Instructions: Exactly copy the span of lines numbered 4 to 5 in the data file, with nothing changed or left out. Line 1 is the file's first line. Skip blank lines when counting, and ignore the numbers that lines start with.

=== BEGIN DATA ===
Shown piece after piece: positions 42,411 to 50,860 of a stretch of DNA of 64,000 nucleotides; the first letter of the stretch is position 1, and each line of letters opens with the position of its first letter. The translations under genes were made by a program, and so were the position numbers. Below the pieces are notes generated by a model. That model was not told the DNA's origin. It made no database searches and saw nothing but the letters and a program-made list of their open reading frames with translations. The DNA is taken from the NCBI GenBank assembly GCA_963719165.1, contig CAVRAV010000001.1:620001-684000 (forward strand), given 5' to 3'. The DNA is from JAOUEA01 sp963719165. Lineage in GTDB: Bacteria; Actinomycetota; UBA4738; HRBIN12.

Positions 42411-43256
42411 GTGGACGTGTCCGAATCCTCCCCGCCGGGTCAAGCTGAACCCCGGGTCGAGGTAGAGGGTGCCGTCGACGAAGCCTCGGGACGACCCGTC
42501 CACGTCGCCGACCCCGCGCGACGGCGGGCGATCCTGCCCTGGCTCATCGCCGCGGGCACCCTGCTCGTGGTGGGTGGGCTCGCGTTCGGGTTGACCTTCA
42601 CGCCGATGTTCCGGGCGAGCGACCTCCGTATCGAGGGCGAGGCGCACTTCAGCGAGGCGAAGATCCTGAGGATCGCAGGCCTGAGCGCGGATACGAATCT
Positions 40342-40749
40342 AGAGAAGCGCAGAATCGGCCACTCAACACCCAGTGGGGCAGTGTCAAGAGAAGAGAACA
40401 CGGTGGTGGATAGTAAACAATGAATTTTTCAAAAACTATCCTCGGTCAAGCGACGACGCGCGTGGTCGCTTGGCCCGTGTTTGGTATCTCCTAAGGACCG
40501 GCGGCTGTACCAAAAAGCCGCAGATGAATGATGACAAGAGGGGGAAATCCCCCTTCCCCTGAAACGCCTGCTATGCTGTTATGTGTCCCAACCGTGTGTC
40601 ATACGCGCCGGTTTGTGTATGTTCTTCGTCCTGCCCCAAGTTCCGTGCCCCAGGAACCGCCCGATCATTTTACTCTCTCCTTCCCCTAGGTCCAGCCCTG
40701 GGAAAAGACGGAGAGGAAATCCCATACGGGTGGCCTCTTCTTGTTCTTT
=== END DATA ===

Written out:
42501 CACGTCGCCGACCCCGCGCGACGGCGGGCGATCCTGCCCTGGCTCATCGCCGCGGGCACCCTGCTCGTGGTGGGTGGGCTCGCGTTCGGGTTGACCTTCA
42601 CGCCGATGTTCCGGGCGAGCGACCTCCGTATCGAGGGCGAGGCGCACTTCAGCGAGGCGAAGATCCTGAGGATCGCAGGCCTGAGCGCGGATACGAATCT